Many parents, when faced with an emptying nest as their children leave behind their childhoods and head off to school, find activities to keep them busy. They may immerse themselves in volunteer work, turn their hobbies into home businesses, and, in some cases, start new careers.
Wendy Blakely was no different. A single mom, she worked 45 hours a week at a civil rights law firm and started and ran a dance studio while raising her. So when he left to attend college at UC Davis in the early 1990s, she had a little bit of extra time.
Turns out, an African safari was being planned by one of the school’s staff members. Blakely, never one to let moss grow under her feet, checked the itinerary, then signed herself up, and was soon on a 33-hour long flight to Kenya, Tanzania, Rwanda, Zaire and the Congo.
The trip was life-changing.
More than a ‘romantic adventure’
“Africa was sort of portrayed to the world, when I was young, as a romantic adventure. Between the culture, the music, and the animals, it just captured me,” she said. But although she’d seen pictures and read books, Blakely was caught unawares by the scale of what she saw: animals racing across the plains, and the beauty and diversity of her surroundings.
“I maybe managed to sleep four hours a night,” Blakely said. “I’d never been in a foreign country until I went to Africa.”
Blakely came home to see her life through new eyes. Two years later, she found herself called back to Africa for another safari. While camping, one of the rangers got a call from outside their area that a pack of painted dogs was travelling by.
Painted dogs are not, in fact, dogs. Four legged carnivores, with the word “dog” in their name (courtesy of early settlers who thought they looked like dogs), sure, but on sight, the differences are clear. Tall, with big round ears (like pandas or bats) and beautiful mottled earth-tone coloring, they’re social and intelligent pack animals. Once prevalent, numbering in the hundreds of thousands, painted dogs are now listed as endangered, due to due to growing human populations that infringe on their territory and resultant disputes over land and livestock. Now there is an estimated 3,000-5,000 remaining, and seeing them in the wild can be challenging.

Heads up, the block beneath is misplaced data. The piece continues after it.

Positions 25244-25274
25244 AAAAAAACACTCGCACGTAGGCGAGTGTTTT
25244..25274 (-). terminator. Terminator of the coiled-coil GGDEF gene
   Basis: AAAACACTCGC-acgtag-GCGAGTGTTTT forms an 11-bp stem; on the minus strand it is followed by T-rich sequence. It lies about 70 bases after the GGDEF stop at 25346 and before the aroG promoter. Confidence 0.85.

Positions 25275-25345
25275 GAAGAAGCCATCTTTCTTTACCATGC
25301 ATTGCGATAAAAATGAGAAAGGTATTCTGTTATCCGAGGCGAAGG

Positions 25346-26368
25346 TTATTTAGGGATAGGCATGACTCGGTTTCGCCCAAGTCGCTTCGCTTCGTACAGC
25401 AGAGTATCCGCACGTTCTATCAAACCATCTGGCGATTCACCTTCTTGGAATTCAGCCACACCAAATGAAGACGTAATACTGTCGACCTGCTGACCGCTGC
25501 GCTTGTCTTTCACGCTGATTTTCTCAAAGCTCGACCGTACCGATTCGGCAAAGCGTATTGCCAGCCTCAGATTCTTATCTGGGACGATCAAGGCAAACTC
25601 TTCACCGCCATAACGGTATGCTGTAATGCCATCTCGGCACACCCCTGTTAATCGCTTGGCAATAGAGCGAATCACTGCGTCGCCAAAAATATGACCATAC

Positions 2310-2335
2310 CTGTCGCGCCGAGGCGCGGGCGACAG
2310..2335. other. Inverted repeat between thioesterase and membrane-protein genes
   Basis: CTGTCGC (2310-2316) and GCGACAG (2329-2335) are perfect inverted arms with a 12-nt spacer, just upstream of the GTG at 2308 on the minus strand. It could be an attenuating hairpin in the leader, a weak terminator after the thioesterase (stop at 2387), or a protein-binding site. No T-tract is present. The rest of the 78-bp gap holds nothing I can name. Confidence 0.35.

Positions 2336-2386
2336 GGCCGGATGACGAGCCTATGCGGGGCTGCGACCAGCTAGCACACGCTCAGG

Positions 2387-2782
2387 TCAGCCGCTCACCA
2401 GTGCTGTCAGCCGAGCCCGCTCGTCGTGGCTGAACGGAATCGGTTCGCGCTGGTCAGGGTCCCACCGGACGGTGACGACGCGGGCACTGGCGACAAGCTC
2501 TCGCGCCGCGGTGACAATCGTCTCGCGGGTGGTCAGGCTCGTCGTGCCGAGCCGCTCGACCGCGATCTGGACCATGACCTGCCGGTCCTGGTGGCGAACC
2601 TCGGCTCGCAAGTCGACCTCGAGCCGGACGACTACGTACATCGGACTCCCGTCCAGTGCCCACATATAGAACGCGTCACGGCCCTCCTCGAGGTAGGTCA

Blakely saw the pack go by, and found her cause.
Saving a species
“I knew I had to find a way to do something,” she said. “It was cataclysmic.”
Shortly thereafter, Blakely teamed up with another member of her safari that year, and together they worked on a project geared towards conservation of the painted dogs population. A Bay Area mom, she had little in the way of experience with conservation efforts, but found that her skills transferred nicely.
Labeling, organizing, prioritizing, all skills she’d used at her law firm and dance studio, proved useful.
“I had no academic background in conservation or wildlife or sciences at all,” she said. “But finding a way I could make a contribution for conservation, using what I had to offer, is wonderful.”
The project grew, and today, the organization she’s worked with since 1997, PaintedDogs.org, has an on-site facility in Zimbabwe, boasting a rehabilitation facility for the dogs that have been injured, anti-poaching units, and a children’s daycamp through which more than 1,000 local sixth-grade children pass, free of charge, to learn about their local wildlife, see the painted dogs, and create artwork.
Although she lived in Zimbabwe to work with the organization for eight years, today Blakely now resides in Clayton, where the wildlife she sees trends towards domestic dogs and coyotes.
Helping at home
She’s still involved, however. Having helped get the organization off the ground, she was asked to set up community workshops for Zimbabwean locals to make crafts. The items, geared towards the African painted dogs, are sold to gift shops, such as the one at the Oakland Zoo, with the proceeds shared between the artisans and the painted dogs conservancy.
Meanwhile, Blakely returns to Africa each year. There, she has a room of her own in the art center, and each weekend she takes a drive in the park, where she occasionally sees the results of her organization’s work in the slowly growing packs.
Last year, she took a group on safari, and is planning to do the same this year as well.
“I have friends all over the world now,” she said. “My work is quite well known. It’s just been really rewarding.”